Dissecting Spin 101 and Parsing Ezra Levant on Occupy Toronto
Here’s a quick lesson on the human microphone. Because voice amplification in public spaces is banned in New York, where Occupy Wall Street (#ows) began, the large crowds attending have adapted by breaking speeches into short phrases, which those near the speaker repeat loudly, then those further away, and so on, so that the words can carry to the full extent of the crowd. Canadian counterparts to #ows have adopted the practice partly in solidarity and partly so that attendees are well versed in the technique as crowds grow.
It’s not hard to find this info — it’s in the Urban Dictionary, on Wikipedia, #ows participants and commentators are discussing it and give lessons throughout their coverage, and reports back have noted it.
So now, you know more than crackerjack columnists at SunTV about #ows and the Occupy movement.
I tried to let Ezra Levant know. Really, I did. Multiple times, in an avenue he’s regularly replied to me before. John Robson, too.
Okay, I was snarky. But even so I can only assume that he consciously chooses to leave his viewers uninformed when he continues to rant about how attendees of Occupy Toronto will “just repeat everything anyone says,” on his program on SunTV. Since my tweets, he’s continued to spin Toronto’s use of the human microphone as evidence of cult mentality. He’s had an American quack therapist (perhaps Canadian standards make it more difficult for a television station to hire a Keith Ablow) on since then to take this and run with it, talking about mind control and saying that people at the rally are both victims of and perpetuating left-wing “psychological warfare.” Charles Adler and other Sun Media commentators have since followed his lead on this.
My personal favorite is when he talks about the crowd having a hive mind in almost the same breath that he uses to criticize the movement for not having a singular message.
Any “Spin 101” lesson would need to look at how deliberate omission can be used to manipulate an audience. He did this with the “Occupy Calgary is asking for condoms” meme, as well. What he was referring to was a “wants list” that was generated after the Calgary camp was given a list of items they needed for their first aid kits. It was actually a friend of ours who added it to the list, after being instructed to by EMS. But instead of asking questions, it’s more convenient to just spin it. Omissions are everything.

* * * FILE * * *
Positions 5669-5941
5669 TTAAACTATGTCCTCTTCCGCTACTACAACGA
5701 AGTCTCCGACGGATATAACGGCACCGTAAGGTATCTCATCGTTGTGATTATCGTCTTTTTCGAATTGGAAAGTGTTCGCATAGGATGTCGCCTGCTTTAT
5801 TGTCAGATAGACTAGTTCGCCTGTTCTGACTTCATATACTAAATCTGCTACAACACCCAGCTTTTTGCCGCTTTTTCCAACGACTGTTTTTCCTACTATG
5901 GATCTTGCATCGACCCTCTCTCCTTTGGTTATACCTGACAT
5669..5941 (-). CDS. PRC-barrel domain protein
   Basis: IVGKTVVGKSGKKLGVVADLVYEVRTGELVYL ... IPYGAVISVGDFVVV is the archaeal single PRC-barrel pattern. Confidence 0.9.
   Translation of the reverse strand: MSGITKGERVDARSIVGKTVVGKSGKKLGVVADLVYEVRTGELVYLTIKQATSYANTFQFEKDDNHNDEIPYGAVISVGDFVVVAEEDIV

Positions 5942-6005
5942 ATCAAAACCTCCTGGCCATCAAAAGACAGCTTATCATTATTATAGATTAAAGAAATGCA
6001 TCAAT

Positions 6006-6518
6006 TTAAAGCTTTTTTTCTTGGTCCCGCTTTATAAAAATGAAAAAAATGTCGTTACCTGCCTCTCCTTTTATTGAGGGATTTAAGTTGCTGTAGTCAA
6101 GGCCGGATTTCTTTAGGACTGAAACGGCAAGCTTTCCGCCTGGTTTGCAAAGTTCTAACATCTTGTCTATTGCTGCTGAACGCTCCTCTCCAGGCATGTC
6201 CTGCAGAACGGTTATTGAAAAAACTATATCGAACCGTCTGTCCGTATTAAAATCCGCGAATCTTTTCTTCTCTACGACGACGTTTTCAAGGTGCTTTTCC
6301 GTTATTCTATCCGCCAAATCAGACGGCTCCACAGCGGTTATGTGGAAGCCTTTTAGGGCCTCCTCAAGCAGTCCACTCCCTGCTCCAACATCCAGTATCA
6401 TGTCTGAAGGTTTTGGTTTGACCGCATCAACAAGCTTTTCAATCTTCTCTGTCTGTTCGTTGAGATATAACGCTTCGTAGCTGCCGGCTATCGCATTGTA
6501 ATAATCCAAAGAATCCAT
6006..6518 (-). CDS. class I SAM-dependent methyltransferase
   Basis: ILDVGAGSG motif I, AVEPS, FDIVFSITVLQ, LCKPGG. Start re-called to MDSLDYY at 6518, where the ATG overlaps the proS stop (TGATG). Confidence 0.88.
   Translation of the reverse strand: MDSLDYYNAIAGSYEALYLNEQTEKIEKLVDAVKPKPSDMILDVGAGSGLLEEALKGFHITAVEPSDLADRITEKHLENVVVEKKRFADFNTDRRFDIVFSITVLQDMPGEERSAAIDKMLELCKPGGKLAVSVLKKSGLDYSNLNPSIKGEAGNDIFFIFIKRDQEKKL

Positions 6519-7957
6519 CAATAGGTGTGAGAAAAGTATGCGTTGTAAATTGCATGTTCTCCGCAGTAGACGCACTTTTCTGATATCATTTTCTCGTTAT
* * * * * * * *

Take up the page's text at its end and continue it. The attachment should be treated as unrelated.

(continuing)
This also explains the footage Levant has been showing of his trip to Occupy Toronto, and the “17 clips” he selected:
YouTube user thehhammer provides us with the footage Ezra didn’t show, through the magic of video editing, so we can compare and contrast:
The Canadian Journalism Project and J-Source note:
That culminating incident came after Levant asked one man, who… had already told Levant he was cleaning the public outhouses and who was clearly wearing plastic gloves (though the Sun camera cut this part of the frame off), whether he thought he was too good to work at McDonald’s…The Sun’s clip didn’t include the crowd asking Levant if he’d work at McDonald’s, or the man asking him if he’d like to do a McDonald’s job and help him clean the overflowing outhouses — all of which lead to the chant, which he suggested came out of nowhere.…
The magic of video editing, and of showing viewers only the things you can portray as loony.